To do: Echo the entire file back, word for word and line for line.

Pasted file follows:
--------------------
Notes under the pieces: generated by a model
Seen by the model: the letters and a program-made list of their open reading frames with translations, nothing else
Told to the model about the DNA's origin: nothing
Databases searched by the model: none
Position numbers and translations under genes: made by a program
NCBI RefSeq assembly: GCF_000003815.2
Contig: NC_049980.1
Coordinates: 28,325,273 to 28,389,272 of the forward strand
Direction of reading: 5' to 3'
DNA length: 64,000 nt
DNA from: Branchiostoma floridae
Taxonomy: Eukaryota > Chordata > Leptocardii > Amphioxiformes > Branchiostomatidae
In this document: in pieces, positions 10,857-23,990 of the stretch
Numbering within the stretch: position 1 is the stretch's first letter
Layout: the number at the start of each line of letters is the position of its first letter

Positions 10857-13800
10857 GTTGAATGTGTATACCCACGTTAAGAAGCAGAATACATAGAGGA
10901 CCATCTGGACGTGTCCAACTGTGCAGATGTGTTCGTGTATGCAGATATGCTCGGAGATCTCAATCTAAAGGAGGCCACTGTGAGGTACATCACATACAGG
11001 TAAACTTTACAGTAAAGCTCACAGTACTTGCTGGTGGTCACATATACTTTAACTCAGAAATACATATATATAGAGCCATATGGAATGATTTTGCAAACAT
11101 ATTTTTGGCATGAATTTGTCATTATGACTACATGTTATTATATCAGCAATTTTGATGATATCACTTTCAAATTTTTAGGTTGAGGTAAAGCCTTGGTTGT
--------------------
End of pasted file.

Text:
Notes under the pieces: generated by a model
Seen by the model: the letters and a program-made list of their open reading frames with translations, nothing else
Told to the model about the DNA's origin: nothing
Databases searched by the model: none
Position numbers and translations under genes: made by a program
NCBI RefSeq assembly: GCF_000003815.2
Contig: NC_049980.1
Coordinates: 28,325,273 to 28,389,272 of the forward strand
Direction of reading: 5' to 3'
DNA length: 64,000 nt
DNA from: Branchiostoma floridae
Taxonomy: Eukaryota > Chordata > Leptocardii > Amphioxiformes > Branchiostomatidae
In this document: in pieces, positions 10,857-23,990 of the stretch
Numbering within the stretch: position 1 is the stretch's first letter
Layout: the number at the start of each line of letters is the position of its first letter

Positions 10857-13800
10857 GTTGAATGTGTATACCCACGTTAAGAAGCAGAATACATAGAGGA
10901 CCATCTGGACGTGTCCAACTGTGCAGATGTGTTCGTGTATGCAGATATGCTCGGAGATCTCAATCTAAAGGAGGCCACTGTGAGGTACATCACATACAGG
11001 TAAACTTTACAGTAAAGCTCACAGTACTTGCTGGTGGTCACATATACTTTAACTCAGAAATACATATATATAGAGCCATATGGAATGATTTTGCAAACAT
11101 ATTTTTGGCATGAATTTGTCATTATGACTACATGTTATTATATCAGCAATTTTGATGATATCACTTTCAAATTTTTAGGTTGAGGTAAAGCCTTGGTTGT